Raising Household Saving: Does Financial Education Work?

Social Security Bulletin 72(2): 39-48, 2012

10 Pages Posted: 3 May 2012 Last revised: 25 Apr 2015

See all articles by William G. Gale

William G. Gale

Brookings Institution

Benjamin H. Harris

Brookings Institution

Ruth Levine

Stanford Law School

Date Written: May 1, 2012

Abstract

This article highlights the prevalence and economic outcomes of financial illiteracy among American households, and reviews previous research that examines how improving financial literacy affects household saving. Analysis of the research literature suggests that previous financial literacy efforts have yielded mixed results. Evidence suggests that interventions provided for employees in the workplace have helped increase household saving, but estimates of the magnitude of the impact vary widely. For financial education initiatives targeted to other groups, the evidence is much more ambiguous, suggesting a need for more econometrically rigorous evaluations.

Keywords: Economic Education, Habit Formation, Life Cycle, Precautionary Saving, Saving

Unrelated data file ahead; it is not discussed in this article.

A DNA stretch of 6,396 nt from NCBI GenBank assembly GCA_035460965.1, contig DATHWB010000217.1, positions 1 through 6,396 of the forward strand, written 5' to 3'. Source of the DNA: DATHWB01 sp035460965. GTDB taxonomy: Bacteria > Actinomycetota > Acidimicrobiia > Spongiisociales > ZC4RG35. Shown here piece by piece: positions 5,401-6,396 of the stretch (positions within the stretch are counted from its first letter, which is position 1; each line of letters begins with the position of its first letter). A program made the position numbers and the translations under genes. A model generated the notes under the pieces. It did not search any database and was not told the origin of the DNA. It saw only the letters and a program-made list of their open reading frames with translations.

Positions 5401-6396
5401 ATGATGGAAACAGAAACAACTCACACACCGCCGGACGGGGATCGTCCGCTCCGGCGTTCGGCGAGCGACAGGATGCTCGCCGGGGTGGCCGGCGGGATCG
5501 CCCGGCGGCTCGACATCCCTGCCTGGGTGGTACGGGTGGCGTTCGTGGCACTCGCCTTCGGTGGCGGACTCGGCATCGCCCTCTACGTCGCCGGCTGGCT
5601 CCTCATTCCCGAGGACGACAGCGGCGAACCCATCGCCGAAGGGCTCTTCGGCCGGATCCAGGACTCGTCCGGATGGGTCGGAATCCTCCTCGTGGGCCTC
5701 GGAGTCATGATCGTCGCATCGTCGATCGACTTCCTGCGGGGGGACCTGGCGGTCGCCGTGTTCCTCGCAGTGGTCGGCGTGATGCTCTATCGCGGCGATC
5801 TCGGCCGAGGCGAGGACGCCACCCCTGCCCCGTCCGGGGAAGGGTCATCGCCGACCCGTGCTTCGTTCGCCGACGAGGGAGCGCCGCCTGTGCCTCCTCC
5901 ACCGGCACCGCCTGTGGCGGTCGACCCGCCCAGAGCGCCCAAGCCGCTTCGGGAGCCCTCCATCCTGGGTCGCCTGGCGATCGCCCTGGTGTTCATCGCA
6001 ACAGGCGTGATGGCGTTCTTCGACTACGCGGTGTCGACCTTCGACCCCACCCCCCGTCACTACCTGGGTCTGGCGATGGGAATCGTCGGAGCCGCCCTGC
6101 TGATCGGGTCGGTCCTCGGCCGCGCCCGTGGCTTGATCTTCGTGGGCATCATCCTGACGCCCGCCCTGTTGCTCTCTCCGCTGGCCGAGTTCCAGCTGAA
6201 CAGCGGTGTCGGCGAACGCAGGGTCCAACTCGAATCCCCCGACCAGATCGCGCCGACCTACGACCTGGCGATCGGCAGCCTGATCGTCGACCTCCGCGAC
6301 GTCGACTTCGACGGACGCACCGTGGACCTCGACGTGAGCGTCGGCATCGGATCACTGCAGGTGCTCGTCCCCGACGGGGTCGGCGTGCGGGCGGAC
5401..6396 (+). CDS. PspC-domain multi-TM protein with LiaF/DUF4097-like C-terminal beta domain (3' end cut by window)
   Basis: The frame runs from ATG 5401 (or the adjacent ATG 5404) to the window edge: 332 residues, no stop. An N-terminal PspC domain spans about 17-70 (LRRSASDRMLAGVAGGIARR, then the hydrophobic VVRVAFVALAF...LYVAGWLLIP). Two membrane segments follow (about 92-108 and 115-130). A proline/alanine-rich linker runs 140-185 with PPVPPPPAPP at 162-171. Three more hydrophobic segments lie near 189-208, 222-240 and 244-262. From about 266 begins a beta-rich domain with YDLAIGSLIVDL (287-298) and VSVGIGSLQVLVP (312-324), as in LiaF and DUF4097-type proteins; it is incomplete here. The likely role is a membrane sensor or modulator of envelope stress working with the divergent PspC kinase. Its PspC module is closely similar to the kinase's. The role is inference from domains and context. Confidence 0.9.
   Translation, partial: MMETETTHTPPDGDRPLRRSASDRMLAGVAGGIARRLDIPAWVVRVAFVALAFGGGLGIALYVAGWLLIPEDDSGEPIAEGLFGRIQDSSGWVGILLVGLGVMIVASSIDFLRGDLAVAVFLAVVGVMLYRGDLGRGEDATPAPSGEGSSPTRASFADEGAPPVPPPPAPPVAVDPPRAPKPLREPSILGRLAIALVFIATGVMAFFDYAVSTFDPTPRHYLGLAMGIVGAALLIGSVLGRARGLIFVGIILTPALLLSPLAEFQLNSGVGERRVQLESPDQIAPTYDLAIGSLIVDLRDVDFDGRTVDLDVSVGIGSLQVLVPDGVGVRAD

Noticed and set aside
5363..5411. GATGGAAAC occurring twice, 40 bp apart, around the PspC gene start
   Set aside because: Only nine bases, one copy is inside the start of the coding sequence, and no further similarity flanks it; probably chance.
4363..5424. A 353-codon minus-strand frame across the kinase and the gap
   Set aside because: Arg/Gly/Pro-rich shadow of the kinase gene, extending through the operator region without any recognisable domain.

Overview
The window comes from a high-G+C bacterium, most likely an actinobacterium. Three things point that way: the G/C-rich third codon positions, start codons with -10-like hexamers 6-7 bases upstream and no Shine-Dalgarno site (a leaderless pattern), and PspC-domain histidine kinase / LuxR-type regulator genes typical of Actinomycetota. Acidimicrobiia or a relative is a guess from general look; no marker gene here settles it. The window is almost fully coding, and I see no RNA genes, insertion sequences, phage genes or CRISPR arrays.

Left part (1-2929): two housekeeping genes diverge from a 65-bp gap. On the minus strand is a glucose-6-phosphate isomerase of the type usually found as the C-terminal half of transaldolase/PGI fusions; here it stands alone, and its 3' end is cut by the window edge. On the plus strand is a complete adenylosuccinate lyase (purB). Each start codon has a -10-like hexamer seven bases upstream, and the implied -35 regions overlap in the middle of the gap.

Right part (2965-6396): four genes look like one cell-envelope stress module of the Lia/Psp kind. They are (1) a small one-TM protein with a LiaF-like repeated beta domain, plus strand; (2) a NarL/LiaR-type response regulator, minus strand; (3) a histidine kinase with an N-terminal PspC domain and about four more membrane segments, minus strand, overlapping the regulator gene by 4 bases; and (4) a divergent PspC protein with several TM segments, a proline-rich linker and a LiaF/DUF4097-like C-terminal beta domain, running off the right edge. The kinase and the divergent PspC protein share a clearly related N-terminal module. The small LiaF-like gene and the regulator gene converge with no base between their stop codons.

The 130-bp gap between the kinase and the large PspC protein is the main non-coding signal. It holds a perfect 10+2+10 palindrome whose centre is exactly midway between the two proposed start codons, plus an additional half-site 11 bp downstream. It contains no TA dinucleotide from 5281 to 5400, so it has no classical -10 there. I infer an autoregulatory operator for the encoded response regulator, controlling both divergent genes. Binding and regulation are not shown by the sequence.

JEL Classification: A20, A21, E21

Suggested Citation

Gale, William G. and Harris, Benjamin H. and Levine, Ruth, Raising Household Saving: Does Financial Education Work? (May 1, 2012). Social Security Bulletin 72(2): 39-48, 2012. Available at SSRN: https://ssrn.com/abstract=1953629

William G. Gale (Contact Author)

Brookings Institution ( email )

1775 Massachusetts Avenue, NW
Washington, DC 20036
United States
202-797-6148 (Phone)
202-797-6181 (Fax)

Benjamin H. Harris

Brookings Institution ( email )

1775 Massachusetts Ave. NW
Washington, DC 20036-2188
United States

Ruth Levine

Stanford Law School ( email )

559 Nathan Abbott Way
Stanford, CA 94305-8610
United States

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